Dropping the Parliament-esque, Mothership-era theatrics, and the multitude of bandmembers that comprised 1981's Knights of the Sound Table tour, Cameo's Larry Blackmon scaled the band back to a less financially prohibitive number and returned to the studio to record what would be the band's last effort for longtime label Chocolate City. The mighty Alligator Woman, released in spring 1982, marked the quintet's final foray into the annals of the deep funk that had signposted much of their material so far. A continuation, but extension of the otherworldly synthesis which blended old-school sounds with new technology, the LP emerged a peerless hybrid, giving Cameo another Top Ten hit for their collection. Both "Be Yourself" and "Soul Army" are deep slabs of funk, heavily steeped in the band's own past, with the former driven by harmonized vocals and groovy guitar, and the latter dominated by Blackmon's distinctive vocals. Elsewhere, the lively "Flirt," a Top Ten hit, is a sassy exercise in tricky pop, while the title track proves a heady mix of all of the above. Included, too, are the less interesting ballads "Secrets of Time" and "For You" but, despite such occasional stumbles, Alligator Woman was a remarkably cohesive and energetic outing for the new-look band. It also proved a perfect bridge for the gap between the antics of Knights and Cameo's forthcoming exploits, later in the decade. © Amy Hanson /TiVo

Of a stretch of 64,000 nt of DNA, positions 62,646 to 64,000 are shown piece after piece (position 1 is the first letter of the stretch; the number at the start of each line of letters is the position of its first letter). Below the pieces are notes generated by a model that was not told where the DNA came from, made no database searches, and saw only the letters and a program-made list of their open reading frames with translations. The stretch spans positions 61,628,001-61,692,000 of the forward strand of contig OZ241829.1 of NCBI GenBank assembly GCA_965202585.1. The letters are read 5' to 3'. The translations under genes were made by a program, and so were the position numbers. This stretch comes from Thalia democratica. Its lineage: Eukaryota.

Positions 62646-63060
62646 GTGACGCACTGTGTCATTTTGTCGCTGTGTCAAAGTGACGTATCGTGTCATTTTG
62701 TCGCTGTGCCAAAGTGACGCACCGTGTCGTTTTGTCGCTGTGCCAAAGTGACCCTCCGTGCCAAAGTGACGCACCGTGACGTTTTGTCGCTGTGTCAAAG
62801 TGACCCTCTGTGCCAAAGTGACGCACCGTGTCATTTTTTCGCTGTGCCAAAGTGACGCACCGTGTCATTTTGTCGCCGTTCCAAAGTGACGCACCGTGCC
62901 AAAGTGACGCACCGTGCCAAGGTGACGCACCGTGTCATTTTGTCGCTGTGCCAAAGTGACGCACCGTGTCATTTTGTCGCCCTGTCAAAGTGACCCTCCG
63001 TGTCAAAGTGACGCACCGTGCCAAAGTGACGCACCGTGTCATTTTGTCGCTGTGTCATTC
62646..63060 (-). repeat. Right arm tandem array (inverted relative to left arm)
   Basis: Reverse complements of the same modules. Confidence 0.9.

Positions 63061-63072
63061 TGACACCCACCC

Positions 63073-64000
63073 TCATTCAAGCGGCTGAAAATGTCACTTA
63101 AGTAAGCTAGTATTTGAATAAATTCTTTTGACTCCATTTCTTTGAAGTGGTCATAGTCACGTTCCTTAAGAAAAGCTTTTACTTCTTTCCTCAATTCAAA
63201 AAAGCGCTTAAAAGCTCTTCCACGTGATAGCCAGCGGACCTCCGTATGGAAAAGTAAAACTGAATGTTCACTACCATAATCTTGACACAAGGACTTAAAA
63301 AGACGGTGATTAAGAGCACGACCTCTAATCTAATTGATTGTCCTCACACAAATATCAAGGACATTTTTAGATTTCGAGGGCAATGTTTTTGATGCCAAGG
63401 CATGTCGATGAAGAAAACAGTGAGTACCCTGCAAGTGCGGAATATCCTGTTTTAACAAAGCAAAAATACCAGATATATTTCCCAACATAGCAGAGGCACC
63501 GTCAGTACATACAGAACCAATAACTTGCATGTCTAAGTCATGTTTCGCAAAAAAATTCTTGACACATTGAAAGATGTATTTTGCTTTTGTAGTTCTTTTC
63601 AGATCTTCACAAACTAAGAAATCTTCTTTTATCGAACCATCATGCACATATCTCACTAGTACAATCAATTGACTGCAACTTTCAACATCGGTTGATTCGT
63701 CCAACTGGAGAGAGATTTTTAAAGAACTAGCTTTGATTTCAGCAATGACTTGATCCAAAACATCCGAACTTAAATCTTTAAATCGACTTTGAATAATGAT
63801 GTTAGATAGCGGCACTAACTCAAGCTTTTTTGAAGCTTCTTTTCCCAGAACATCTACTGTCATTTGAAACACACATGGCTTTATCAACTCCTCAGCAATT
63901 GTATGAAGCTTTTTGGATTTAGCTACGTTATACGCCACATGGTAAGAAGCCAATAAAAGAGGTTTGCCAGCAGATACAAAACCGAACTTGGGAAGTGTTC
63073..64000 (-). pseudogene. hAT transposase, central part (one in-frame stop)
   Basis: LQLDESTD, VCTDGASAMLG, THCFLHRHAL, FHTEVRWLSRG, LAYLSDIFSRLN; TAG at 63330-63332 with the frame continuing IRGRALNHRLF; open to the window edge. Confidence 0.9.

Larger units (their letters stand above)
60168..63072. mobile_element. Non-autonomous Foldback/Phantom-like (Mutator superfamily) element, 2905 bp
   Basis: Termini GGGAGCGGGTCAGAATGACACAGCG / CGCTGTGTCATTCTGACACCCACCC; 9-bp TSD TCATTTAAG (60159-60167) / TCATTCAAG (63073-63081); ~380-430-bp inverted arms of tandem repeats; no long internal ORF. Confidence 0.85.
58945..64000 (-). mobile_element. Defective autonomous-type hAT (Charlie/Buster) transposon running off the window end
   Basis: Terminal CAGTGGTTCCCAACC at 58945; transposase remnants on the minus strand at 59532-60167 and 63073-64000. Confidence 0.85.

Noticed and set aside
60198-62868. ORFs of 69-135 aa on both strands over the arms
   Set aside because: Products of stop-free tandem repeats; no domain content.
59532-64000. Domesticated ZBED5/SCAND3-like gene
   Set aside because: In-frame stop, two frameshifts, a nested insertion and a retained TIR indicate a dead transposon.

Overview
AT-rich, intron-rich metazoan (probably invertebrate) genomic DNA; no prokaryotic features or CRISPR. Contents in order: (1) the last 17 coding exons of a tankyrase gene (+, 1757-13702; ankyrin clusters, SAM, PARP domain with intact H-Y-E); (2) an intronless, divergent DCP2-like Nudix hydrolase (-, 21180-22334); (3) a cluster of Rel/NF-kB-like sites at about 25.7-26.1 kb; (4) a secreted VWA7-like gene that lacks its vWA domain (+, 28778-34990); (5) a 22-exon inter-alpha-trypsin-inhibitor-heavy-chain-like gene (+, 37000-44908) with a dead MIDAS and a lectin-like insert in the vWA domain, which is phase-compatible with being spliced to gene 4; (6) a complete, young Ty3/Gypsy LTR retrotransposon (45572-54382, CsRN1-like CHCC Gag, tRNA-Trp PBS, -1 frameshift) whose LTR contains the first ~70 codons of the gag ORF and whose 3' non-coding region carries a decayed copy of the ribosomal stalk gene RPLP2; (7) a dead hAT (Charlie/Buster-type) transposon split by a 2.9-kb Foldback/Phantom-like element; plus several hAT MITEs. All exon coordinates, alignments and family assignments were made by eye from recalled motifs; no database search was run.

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R&B - Released May 18, 1993 | Mercury Records